7th December 2021
By Roland Sebestyén
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Despite a number of Church organisations calling for a free vote on the proposed cannabis bill, the Maltese prime minister Robert Abela has announced that he will deny the request and wants unity behind the reform

Times of Malta reports that MPs for the governing Labour party will vote along party lines on the bill, which would legalise recreational cannabis use in Malta.

The bill has already passed through the committee stage in parliament and is ready for its third and final reading.

Church organisations, however, called on the PM to provide a so-called “free vote” on the matter to allow MPs to vote “according to their conscience”, instead of along party lines.

The prime minister’s spokesman said: “Cabinet and the government parliamentary group followed the consultation process attentively and held an internal discussion process.

“This reform will pass with the vote of the government’s united parliamentary group.”

According to the proposal, the use and possession of a limited amount of cannabis will no longer be prohibited in Malta.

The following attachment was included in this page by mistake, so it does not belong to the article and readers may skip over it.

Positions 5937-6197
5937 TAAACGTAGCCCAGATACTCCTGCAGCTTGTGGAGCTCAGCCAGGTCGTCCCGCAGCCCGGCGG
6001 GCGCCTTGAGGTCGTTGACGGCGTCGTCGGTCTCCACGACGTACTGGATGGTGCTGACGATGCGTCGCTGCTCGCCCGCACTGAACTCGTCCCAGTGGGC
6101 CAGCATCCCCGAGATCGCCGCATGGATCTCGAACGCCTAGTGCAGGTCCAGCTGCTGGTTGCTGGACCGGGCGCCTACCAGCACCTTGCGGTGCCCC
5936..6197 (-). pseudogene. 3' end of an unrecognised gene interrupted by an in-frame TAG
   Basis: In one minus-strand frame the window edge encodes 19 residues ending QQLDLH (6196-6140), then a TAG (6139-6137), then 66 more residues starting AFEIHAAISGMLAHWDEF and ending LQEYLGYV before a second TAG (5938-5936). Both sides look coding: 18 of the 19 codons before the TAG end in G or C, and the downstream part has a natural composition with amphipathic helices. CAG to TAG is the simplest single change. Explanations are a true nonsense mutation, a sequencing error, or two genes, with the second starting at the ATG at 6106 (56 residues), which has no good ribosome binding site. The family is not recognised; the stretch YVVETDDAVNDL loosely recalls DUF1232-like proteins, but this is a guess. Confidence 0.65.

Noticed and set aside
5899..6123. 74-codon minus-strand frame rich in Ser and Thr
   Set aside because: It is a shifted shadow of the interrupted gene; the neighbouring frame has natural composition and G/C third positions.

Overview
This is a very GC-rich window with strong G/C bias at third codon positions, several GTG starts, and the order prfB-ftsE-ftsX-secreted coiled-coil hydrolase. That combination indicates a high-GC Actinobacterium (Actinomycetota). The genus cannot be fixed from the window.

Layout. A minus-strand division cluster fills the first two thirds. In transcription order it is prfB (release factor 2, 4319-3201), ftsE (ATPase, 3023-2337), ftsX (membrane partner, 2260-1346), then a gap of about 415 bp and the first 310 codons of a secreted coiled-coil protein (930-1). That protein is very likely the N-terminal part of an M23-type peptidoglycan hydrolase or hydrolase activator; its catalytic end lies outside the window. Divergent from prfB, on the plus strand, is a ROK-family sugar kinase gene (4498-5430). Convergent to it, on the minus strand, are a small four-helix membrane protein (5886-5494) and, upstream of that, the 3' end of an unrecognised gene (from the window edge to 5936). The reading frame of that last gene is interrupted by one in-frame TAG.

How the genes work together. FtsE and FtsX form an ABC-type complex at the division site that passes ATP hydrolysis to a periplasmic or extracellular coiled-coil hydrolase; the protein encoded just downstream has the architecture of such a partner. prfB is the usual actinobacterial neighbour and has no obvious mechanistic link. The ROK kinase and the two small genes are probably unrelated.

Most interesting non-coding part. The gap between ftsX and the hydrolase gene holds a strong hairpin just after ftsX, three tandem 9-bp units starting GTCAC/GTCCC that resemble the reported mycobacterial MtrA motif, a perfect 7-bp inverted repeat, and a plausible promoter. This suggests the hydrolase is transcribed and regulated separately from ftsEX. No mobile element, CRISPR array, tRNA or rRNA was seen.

However, cannabis use in public will still be forbidden, except for medical purposes.

While personal cultivation will also be permitted, the plants shouldn’t be visible from the street or other public places. Those who choose to grow their own cannabis will be able to keep only 50 grams of dried cannabis in their household.

However, some claim this is just not enough. Opposition MPs, Church organisations and NGOs want the government to introduce a tougher bill – starting with raising the legal age for cannabis use from 18 to 25.

The University of Malta’s Department of Public Policy within the Faculty of Economics, Management and Accountancy, for example, not only wants the government to offer their MPs a free vote on the matter but it requires more details and evidence that supports such drug reform in the country.

In a statement, the faculty said: “In the case of cannabis, the state cannot afford to go wrong in regard to the ‘recreational’ use of cannabis because, like any narcotic, it can have a corrosive effect on the health of individual users and, in the long term, on the collective health of our communities.

“In this context, there needs to be a more detailed exposition of the functions of the new regulatory authority to be set up in order to regulate this activity.

“The questions and dilemmas posed by the legal recreational use of cannabis cannot be left to personal opinions and emotions, nor to the lobbying of interested parties or to party discipline that puts our MPs in a straightjacket when taking a vote in parliament.

“The public outcry by constituted bodies and NGOs for more research on the implications of cannabis use on individuals, families, the economy and society should be respected and acted upon.”

The opposition party has revealed that they will vote against the bill, claiming that the reforms laid out go against the safety of children and the common good.

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